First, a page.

Soy is fundamental to both the human and animal food supply. In fact, most soy goes on to feed livestock. As the fastest-growing agricultural product, soy fuels expansion that encroaches on the environment, workers and surrounding communities. This small bean has a big impact, affecting millions of lives globally.
New partnership puts soy farmers at the centre to manage impact on Brazil’s environment Read featured story


hectares under sustainable management


farmers and workers trained to adopt good practices


small-medium enterprises supported with skills, funds, and advice


Farmers struggling towards sustainability

Soy is one of the world’s fastest growing crops and has a market value of 100 billion USD. It’s highly versatile, used for human and animal consumption, and as fuel. But there’s low demand for sustainably-produced soy, and many smallholder farmers can’t make the transition to sustainable production alone.

When soy is grown as a monoculture, it causes soil erosion and nutrient depletion. To correct this, farmers use pesticides and fertilizers and replace the otherwise naturally-occurring nutrients found in the soil. Runoff from soy fields pollutes water supplies and further reduces soil quality. Small-scale producers often lack the resources to follow good practices, causing further harm to the environment.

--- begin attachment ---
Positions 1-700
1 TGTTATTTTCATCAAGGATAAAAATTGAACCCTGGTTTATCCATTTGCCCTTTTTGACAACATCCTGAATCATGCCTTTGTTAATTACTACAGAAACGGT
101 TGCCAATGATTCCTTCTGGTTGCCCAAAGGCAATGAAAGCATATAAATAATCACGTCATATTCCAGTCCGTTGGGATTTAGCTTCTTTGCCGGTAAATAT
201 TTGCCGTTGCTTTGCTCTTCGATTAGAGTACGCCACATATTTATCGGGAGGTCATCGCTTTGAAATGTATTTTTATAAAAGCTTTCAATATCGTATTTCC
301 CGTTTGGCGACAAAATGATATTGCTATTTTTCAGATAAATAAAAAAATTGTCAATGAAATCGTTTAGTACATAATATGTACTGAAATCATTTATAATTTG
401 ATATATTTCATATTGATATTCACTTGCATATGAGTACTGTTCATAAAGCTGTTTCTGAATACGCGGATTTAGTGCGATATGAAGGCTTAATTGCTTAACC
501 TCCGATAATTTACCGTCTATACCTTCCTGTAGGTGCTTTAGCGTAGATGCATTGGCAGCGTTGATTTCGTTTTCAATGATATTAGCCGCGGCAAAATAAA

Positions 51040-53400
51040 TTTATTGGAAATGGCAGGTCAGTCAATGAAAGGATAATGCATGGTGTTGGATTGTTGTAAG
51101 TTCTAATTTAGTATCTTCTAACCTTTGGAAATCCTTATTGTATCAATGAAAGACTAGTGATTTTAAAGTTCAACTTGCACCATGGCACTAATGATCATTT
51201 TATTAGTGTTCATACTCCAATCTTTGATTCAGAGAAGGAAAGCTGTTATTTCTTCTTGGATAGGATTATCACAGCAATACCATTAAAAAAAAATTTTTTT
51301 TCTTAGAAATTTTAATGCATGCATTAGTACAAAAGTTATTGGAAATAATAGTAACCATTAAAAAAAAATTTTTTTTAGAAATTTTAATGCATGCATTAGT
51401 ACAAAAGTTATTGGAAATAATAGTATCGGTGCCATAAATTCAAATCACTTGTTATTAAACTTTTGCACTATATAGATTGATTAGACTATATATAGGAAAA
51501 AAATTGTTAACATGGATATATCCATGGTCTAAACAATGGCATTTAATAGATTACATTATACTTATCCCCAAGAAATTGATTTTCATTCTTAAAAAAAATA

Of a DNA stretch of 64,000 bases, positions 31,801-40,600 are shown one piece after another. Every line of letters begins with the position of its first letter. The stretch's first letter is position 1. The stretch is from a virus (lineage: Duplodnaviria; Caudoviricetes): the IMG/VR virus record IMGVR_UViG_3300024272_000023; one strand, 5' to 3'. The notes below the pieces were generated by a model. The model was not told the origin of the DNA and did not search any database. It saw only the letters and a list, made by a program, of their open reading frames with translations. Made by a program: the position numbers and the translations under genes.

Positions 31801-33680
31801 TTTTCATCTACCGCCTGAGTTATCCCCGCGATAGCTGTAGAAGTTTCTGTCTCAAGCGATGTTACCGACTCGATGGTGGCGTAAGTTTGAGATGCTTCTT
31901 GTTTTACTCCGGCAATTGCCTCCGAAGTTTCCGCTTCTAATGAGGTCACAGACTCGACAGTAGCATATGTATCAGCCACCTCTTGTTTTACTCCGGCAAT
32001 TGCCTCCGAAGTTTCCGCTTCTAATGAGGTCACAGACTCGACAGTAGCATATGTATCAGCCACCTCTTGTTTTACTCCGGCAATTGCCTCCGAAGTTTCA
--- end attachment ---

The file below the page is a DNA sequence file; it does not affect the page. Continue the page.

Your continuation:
Poor productivity plagues many small-scale soy farmers, hindering their ability to provide for themselves and their laborers. The main consequence is that they can’t afford to re-invest funds in their own enterprise, which includes improving labor conditions. Farmers often don’t earn living wages, resulting in child and slave labor.

The benefits of certification are often difficult for small-scale farmers to obtain. Certification can assist smallholders in producing sustainable soy and raising incomes, but these farmers often find themselves facing traders and processors reluctant to invest in sustainably-produced soy. This deepens the problems soy famers face.

There was a shed containing pesticides, oil and tools all mixed together; an oil tank with no containment; empty pesticide packages; used engine oil stored for many years on farm. Each of these issues was resolved with low-cost infrastructure organization and improvements.

Maurício Soares – Cresol Technician, Brazil


Collaboration for inclusive supply chains